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Closure of addiction treatment centers contributing to homelessness in Quebec, says group

Syringes are seen on the ground in Montreal, Tuesday, Sept. 19, 2023. THE CANADIAN PRESS/Christinne Muschi
Syringes are seen on the ground in Montreal, Tuesday, Sept. 19, 2023. THE CANADIAN PRESS/Christinne Muschi

At a time when the number of people experiencing homelessness is growing in Quebec, 16 addiction treatment centers have closed their doors in the last ten years, removing more than 800 beds for vulnerable populations in the province, according to the Coalition des organismes communautaires en dépendance.

Last week's municipal summit on homelessness highlighted cities' demands to the Quebec government to address this crisis.

Among the solutions, addiction treatment centers must be taken into account, argues Nicolas Bédard, spokesperson for the Coalition.

"We're not talking about treatment, we're not talking about putting them out of their misery. We're talking about finding them a bed to spend the night in, and then they're back on the street the next day, or they're going to use and then they're back on the street afterwards," he said, referring to shelters and supervised injection or inhalation centers.

According to Bédard, the closure of hundreds of beds in addiction treatment centers directly impacts Quebec's homelessness crisis.

"Most of the people who call us, who need help, are on the street," he said.

Since 2013, the closure of addiction centers has removed 830 beds for people on welfare, calculated Bédard, who is also a center director.

"Yes, we have to find them rent, but before we find them rent, if they consume, they won't be able to pay it, and we'll be back to where we were [at the start]," he explained.

But Bédard agrees the price of housing is also part of the problem.

"Rent costs are so high that residents who finish treatment can't afford to find housing," he said. "So they go back to the shelters, they start using again, it's a revolving wheel."

Today, addiction treatment centers are full, so a person who needs help might end up on a waiting list for several weeks, or even one or two months. Before the pandemic, people in need were taken care of within hours, Bédard explained.

"The centers are currently at full capacity. And that's really not good for addiction, because when someone calls into a center because they need help, in addiction, it's immediately clear that you have to help them. There's a direct link with the increase in overdoses."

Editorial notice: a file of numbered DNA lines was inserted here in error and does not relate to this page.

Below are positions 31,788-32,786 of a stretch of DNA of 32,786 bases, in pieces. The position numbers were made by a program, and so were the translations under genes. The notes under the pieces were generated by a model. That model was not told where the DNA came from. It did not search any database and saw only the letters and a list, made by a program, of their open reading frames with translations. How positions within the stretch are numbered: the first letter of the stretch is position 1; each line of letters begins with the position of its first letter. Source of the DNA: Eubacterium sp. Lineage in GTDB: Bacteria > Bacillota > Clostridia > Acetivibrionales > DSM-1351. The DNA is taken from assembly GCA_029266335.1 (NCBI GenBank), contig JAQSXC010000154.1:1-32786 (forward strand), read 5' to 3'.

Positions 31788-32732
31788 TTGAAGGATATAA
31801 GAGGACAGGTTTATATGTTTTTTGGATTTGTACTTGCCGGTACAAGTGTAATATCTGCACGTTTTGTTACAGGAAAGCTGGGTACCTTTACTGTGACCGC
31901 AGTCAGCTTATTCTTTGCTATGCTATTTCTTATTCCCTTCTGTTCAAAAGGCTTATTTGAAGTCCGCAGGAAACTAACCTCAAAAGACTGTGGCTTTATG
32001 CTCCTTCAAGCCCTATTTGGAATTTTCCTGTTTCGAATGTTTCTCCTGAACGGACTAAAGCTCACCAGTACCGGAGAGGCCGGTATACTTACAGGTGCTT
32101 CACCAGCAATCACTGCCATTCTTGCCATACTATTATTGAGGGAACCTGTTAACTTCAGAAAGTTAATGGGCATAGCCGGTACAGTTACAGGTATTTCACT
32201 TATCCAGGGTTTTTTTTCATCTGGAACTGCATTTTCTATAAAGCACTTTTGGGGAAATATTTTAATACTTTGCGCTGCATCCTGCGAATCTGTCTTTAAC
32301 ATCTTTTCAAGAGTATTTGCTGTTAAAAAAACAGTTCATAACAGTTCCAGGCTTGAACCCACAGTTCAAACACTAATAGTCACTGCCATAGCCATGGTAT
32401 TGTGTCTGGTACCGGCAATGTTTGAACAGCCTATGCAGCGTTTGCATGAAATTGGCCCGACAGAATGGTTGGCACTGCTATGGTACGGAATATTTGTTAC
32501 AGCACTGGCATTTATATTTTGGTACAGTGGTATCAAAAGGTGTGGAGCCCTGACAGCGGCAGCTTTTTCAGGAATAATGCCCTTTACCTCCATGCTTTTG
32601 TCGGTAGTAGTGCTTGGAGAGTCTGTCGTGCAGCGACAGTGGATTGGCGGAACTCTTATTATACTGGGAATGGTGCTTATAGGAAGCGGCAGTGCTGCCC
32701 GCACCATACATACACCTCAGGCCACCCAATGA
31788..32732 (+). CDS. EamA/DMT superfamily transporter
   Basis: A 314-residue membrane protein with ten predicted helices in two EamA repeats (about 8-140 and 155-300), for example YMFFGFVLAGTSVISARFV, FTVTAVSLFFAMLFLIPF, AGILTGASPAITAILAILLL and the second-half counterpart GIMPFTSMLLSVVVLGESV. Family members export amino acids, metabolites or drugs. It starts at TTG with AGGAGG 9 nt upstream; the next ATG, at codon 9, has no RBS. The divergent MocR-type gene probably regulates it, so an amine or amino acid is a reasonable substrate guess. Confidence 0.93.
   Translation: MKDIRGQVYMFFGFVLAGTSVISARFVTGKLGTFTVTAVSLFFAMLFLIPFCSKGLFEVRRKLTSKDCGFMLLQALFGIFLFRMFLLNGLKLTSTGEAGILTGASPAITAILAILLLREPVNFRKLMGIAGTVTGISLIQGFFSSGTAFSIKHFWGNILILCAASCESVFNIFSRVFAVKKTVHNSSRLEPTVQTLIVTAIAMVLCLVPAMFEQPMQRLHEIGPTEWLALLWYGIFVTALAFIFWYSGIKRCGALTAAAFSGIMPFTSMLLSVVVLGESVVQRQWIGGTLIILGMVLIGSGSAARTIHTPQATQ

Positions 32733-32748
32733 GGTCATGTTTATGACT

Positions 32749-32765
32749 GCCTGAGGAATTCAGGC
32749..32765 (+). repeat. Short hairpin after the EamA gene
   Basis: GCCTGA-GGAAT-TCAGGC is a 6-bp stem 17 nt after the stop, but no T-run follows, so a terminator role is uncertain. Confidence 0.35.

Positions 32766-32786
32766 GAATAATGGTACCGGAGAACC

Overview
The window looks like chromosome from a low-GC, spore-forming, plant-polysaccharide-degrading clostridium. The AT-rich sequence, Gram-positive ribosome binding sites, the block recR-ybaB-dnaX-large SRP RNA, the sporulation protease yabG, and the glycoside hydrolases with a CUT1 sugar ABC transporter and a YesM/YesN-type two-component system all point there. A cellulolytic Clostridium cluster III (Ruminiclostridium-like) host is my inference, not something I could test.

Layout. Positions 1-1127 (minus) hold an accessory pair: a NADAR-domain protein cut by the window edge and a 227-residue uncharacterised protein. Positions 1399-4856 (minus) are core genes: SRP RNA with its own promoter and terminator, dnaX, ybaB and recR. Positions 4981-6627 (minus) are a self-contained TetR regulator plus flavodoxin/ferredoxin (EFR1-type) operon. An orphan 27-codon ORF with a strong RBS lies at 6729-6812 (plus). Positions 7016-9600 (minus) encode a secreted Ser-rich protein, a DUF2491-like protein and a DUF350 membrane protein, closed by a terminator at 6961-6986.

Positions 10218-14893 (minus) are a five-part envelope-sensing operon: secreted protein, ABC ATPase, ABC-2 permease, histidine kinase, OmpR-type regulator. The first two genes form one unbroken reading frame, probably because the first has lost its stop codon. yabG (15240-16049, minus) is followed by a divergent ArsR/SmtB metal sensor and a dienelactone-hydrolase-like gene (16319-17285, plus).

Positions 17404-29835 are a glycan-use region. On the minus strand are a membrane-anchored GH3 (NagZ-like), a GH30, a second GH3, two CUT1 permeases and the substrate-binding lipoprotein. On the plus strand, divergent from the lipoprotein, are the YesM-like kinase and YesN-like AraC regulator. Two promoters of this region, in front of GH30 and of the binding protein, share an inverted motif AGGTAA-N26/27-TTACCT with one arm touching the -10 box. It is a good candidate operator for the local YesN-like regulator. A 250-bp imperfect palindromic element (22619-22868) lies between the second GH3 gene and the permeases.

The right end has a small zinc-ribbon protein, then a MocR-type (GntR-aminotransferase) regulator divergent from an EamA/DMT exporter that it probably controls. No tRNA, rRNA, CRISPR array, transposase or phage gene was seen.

"We're beginning to feel that there are operational deficits all over the network," he continued.

"These issues are caused by the centers' lack of funding, the fact that the sums granted to them are not indexed, and the increase in the salaries of center employees, which was put in place to keep these jobs attractive compared to those in the healthcare network," Bédard detailed.

"If funding is not increased, we believe that 50 per cent of existing centers will close within the next 18 months," he said.


Bédard says the Coalition hasn't met with Social Services Minister Lionel Carmant since 2021.

"During the pandemic, we met almost monthly, the associations with the addictions sector in Quebec City," he says, adding that he hopes to meet the minister soon.

Bédard maintains that it's "not in Mr. Carmant's plans" to increase funding to addiction treatment centers, or to expand the pool of graduates who could come to work in centers to fill the labour shortage.

"In 2021, we have increased funding for dependency housing from $6 million to $10 million annually, a 66 per cent increase in their funding," responded Minister Carmant's press secretary, Lambert Drainville, in writing.

"Meetings were held with COCD (Coalition des organismes communautaires en dépendance) and APOD (Association professionnelle des organismes en dépendance) over the summer to discuss the current situation, in addition to various exchanges with AQCID (Association québécoise des centers d'intervention en dépendance)."

"A meeting between the Minister and the associations is being planned for the next few weeks," Drainville also indicated, saying that he had received the request for a meeting on Sept. 19.

With regard to expanding the pool of graduates, "we are sensitive to their demands, but the regulatory requirements for RHD (resources d'hébergement en dépendance) workers are intended to ensure the safety of those accommodated and the quality of services offered," he wrote.

After The Canadian Press contacted Carmant's office, the Coalition received an e-mail from his office saying that a meeting would be scheduled for early October.

This report by The Canadian Press was first published in French on Sept. 23, 2023. Top Stories

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